Key concepts or themes in culture can be integrated throughout a language program or individual course. For example, what are the cultural expectations about employer-employee roles in a business communication course (e.g. formality levels, reporting obligations)? Find authoritative information on this and explain your textbook illustrations with it. What are the values operating in casual talk among friends (e.g. level of honesty, intimacy)? Find suitable family drama videos from the home and target cultures. Work with students to identify values, norms, role expectations, etc. that are motivating the characters. What are the discourse patterns in reading texts, and what discourse functions can be observed (e.g. organization type, explicitness/implicitness)? Make flowcharts showing the discourse organizations and functions from short readings. Then have your students try this in small groups (perhaps an eye-opener for instructors) with similar readings. Where it’s suitable for your students, introduce Shaules’ idea of deep culture, and consider what good-true concepts underlie the target language and psychological patterns shown in the classwork. Also consider home language/culture comparisons.
Routine exposure to cultural underpinnings of language will present themes repeatedly to students in different social/cultural contexts, which gradually take on coherence and order in their minds. The best metaphor I know for culture learning comes from the image of watching a tapestry being constructed–from the back, an analogy I encountered from colleagues while giving pre-departure workshops for corporate employees relocating abroad. First, there is an inchoate collection of threads, whose location and colors appear random. Gradually, some rough shapes appear with patches of color. Slowly the shapes and colors take on distinction, resolving into what underlies identifiable parts of a picture. As students get filled in on the details of the target culture, they can begin to perceive assumptions, reasoning, values, etc. operating in the shared mental sphere of people in that culture (what psychologists call a “folk theory of mind”). We can expect that this builds the neural patterns that anchor students’ cross-cultural awareness and adaptation, and we can anticipate that neuroscience may eventually be able to capture the neural correlates of these developments 1 Swedenborg (1688–1772) was a polymath—scientist, statesman, and theologian, whose name was well-known in Europe and North America in the Enlightenment Era (see swedenborgfoundation.com). The good-true theme, in various forms, runs throughout the writing of his later decades. See also Gross, C. G. (1997). Emanuel Swedenborg: A neuroscientist before his time. The Neuroscientist, 3: 142-147.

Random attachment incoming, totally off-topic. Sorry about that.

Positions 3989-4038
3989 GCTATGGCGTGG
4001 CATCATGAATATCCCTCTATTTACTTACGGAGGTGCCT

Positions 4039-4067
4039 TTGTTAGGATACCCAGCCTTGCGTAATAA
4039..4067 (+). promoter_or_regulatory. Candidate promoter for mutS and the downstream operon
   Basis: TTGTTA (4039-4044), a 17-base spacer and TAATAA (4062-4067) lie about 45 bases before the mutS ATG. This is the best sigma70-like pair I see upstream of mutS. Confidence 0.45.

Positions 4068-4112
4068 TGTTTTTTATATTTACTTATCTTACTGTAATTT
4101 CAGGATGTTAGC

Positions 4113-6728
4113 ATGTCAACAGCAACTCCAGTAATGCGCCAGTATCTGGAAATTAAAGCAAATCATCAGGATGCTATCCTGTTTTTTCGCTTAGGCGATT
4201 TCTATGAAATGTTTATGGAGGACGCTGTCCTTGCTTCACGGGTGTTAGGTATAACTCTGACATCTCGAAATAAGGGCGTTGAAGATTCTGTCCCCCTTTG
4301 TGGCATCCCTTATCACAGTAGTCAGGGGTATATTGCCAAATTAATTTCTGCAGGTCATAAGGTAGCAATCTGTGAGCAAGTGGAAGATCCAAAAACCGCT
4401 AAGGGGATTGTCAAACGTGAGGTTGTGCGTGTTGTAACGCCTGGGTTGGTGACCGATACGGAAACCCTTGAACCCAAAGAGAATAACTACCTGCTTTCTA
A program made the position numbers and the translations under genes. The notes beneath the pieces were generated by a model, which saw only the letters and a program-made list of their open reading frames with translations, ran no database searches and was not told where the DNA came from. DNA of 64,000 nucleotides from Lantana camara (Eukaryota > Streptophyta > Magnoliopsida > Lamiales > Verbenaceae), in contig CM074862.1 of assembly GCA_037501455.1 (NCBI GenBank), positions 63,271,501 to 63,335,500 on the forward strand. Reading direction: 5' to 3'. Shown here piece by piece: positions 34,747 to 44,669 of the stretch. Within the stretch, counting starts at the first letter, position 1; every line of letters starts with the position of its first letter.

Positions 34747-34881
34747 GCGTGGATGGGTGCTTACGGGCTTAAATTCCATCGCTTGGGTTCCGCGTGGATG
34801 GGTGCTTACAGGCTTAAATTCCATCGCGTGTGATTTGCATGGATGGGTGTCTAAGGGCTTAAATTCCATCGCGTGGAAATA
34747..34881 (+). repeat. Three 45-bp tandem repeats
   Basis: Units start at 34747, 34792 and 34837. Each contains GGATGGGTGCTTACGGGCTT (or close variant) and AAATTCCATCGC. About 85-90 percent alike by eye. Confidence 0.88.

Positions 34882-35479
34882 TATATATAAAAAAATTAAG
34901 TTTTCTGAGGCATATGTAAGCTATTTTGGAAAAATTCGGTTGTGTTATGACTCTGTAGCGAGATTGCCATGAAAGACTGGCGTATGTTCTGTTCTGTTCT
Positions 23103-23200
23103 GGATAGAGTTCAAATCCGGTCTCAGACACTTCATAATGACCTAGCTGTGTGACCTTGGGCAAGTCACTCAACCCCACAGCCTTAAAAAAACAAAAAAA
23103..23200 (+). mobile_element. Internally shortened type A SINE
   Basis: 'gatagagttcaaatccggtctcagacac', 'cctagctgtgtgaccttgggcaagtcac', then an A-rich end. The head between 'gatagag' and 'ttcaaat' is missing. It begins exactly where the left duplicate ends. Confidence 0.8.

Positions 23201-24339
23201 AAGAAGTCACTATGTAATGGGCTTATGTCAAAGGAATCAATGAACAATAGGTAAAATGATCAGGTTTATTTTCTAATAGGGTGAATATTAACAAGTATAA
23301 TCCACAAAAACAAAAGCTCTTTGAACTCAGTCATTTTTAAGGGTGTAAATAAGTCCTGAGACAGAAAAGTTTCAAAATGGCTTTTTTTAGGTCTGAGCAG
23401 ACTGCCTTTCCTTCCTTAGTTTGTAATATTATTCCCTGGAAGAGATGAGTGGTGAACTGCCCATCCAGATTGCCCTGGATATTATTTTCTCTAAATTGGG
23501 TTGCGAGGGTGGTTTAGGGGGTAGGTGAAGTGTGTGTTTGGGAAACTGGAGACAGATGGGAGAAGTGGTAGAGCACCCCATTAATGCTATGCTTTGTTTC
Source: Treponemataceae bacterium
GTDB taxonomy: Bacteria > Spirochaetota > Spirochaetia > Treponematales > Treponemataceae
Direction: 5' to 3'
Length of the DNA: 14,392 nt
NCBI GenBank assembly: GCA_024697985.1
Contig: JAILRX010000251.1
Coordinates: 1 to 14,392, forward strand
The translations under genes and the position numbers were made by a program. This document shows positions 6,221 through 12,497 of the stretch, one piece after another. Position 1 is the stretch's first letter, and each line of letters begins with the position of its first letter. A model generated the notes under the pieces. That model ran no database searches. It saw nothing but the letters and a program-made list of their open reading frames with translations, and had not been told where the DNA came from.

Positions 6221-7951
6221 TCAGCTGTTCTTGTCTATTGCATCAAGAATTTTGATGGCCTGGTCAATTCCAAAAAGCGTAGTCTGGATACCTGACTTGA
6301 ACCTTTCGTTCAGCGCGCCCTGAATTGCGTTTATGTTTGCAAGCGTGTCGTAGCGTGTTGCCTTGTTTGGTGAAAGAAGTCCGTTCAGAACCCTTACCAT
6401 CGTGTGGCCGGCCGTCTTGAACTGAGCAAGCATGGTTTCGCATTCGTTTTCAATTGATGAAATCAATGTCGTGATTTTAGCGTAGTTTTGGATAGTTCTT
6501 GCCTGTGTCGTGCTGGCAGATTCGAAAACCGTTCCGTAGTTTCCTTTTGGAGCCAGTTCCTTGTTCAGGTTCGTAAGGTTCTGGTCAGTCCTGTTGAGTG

Christine Winskowski (PhD in Psychology) taught ESL/EFL in the U.S., China, and lately at Iwate Prefectural University, Japan. She also directed programs in ESL and study abroad, and has written and presented on the topics of culture learning and student evaluations. Currently, she writes, edits, and consults in Hawaii.
Han, S., & Ma, Y. (2014). Cultural differences in human brain activity: A quantitative meta-analysis. Neuroimage, 99, 293-300. Retrieved from http://dx.doi.org/10.1016/j.neuroimage.2014.05.062
Kitayama, S., & Uskul, A. K. (2011). Culture, mind, and the brain: Current evidence and future directions. Annual Review of Psychology, 62, 419–49. doi 10.1146/annurev-psych-120709-145357
Nisbett, R. (2003). The geography of thought: How Asians and Westerners think differently…and why. New York: Free Press.
Shaules, J. (2007). Deep culture: The hidden challenges of global living. Clevedon, UK: Multilingual Matters.
Shaules, J. (2015). The intercultural mind: Connecting culture, cognition, and global living. Quercus. Kindle Edition.
The article was firstly published in bulletin of the JALT Mind, Brain and Education SIG
Volume 5, Issue 4, ISSN-2434-1002, April 1, 2019